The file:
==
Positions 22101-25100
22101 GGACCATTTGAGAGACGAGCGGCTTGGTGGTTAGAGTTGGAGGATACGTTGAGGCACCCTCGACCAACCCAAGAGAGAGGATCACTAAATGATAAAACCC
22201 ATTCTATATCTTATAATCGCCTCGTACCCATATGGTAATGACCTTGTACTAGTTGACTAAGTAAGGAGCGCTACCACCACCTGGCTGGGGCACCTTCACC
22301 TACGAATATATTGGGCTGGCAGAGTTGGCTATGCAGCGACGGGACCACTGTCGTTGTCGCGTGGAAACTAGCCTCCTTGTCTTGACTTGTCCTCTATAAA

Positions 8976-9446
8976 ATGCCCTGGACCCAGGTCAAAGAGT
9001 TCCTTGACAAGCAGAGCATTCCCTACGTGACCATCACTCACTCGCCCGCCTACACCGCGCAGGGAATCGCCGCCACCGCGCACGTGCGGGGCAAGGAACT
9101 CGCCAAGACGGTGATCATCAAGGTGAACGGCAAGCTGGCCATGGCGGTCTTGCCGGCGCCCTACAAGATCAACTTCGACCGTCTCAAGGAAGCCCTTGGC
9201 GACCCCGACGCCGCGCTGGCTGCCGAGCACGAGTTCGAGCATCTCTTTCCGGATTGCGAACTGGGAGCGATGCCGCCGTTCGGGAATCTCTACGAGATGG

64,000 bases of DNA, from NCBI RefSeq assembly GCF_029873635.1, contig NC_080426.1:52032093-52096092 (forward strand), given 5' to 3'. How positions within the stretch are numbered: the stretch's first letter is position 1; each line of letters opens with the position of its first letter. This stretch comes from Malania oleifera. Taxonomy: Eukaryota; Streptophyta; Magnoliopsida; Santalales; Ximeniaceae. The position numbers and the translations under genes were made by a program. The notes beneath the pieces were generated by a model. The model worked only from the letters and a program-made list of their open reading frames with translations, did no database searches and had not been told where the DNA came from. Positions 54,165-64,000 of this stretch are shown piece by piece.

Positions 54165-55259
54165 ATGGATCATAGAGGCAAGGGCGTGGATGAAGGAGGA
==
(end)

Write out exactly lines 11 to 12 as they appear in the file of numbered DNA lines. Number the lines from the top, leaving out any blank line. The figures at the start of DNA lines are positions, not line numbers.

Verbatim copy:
Positions 54165-55259
54165 ATGGATCATAGAGGCAAGGGCGTGGATGAAGGAGGA